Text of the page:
Inflammation and acute coronary syndromes (ACS)

Novel strategies for prevention and clinical management

Acute coronary syndromes (ACS) are the most frequent causes leading to myocardial infarction, heart failure, and death. The underlying problem is plaque rupture or erosion, with partial or complete occlusion of a major epicardial coronary artery. Activation of inflammatory pathways may trigger such events. Although progress has been made in prevention and treatment of ACS, its complication rate remains high. This is due to the fact that prevention is not well implemented, triggers of the disease are incompletely understood, and diagnosis is only made once myocardial necrosis has occurred. Indeed, inflammatory mechanisms are not yet incorporated into clinical management. Thus, to further improve outcome, multidimensional interventions and patient education should be improved, novel and early diagnostic markers be evaluated, and anti-inflammatory strategies developed.


  • Identification of novel and candidate diagnostic/prognostic biomarkers after ACS. We are screening for novel biomarkers associated with ACS, major adverse cardiovascular events, drug efficacy and safety using systems biology approaches. Moreover, validate candidate biomarkers for risk stratification.
  • CLEVER-ACS trial. We are testing the effects of a short-term anti-inflammatory therapy using everolimus on infarct size, LV remodeling (using MRI) and mTOR-related inflammatory biomarkers and lipids.
  • Intracoronary imaging using intravascular ultrasound (IVUS) and optical coherence tomography (OCT). We are assessing the natural course of bio-absorbable stents for restenosis, neo-atherosclerosis and plaque progression in coronary arteries. We correlate these parameters with novel and candidate plasma biomarkers.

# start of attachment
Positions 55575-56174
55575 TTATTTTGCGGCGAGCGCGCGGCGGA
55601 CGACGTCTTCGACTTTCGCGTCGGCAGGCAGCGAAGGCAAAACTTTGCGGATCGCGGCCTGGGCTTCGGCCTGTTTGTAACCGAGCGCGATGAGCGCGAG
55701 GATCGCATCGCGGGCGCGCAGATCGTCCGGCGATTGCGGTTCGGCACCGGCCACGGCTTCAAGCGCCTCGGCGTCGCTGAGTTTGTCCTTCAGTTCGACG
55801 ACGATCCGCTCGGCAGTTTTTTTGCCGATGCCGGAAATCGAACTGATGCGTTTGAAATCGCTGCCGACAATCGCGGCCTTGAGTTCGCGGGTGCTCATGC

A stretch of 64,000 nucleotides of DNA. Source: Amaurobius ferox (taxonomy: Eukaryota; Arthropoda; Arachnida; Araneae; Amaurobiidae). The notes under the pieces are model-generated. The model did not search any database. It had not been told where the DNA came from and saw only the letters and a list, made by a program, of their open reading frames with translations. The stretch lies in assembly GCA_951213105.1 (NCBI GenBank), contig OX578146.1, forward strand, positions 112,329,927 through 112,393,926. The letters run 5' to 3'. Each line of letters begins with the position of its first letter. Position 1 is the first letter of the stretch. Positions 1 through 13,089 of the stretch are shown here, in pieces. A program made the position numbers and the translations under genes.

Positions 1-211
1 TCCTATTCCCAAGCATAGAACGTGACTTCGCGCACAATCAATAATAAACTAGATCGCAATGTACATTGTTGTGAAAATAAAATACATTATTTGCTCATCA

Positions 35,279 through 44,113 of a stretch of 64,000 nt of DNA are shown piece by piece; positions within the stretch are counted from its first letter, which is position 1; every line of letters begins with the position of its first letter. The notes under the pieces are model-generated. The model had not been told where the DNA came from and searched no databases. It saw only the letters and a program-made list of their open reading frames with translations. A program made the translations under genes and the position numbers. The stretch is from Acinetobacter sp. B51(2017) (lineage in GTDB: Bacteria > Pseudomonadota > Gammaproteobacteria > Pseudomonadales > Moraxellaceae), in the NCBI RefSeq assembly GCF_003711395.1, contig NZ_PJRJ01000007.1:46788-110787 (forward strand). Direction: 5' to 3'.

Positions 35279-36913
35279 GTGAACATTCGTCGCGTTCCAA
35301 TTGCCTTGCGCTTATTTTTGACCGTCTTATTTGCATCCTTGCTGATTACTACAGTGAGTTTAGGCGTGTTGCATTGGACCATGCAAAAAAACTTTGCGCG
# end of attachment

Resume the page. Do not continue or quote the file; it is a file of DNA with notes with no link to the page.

• Optimization of care and prevention after ACS. As part of the ELIPS program, we are optimizing care in patients after ACS. We test adherence to guidelines and try to detect the areas and causes for non-adherence. As such, we assess achievment of target LDL cholesterol levels in secondary prevention.


  • Funding by the SNSF 2009 to 2015. Additional support by local foundations and industry.
  • Excellent patient recruitment: The cohort recruited >3’600 patients into the biomarker cohort, over 1’000 and 100 patients into the interventional COMFORTABLE AMI and imaging IBIS-4 trials, respectively.
  • Completed event adjudication of first cohort (2’200 patients): The 30 days and 1 year follow-up of 2’200 biomarker patients was completed 10/2013 and independent event adjudication finalized 02/2014.
  • Large biobank of > 100’000 patient samples: We are assessing expression profiles of inflammatory cells in blood and coronary thrombi and are performing biomarker analyses in blood, serum and plasma.
  • Excellent local support. This project could be realized thanks to the excellent work of previous and current SPUM fellows, study nurses and the local catheter teams; Zurich SPUM team (Fig. 2).
  • Increasing number of peer–reviewed publications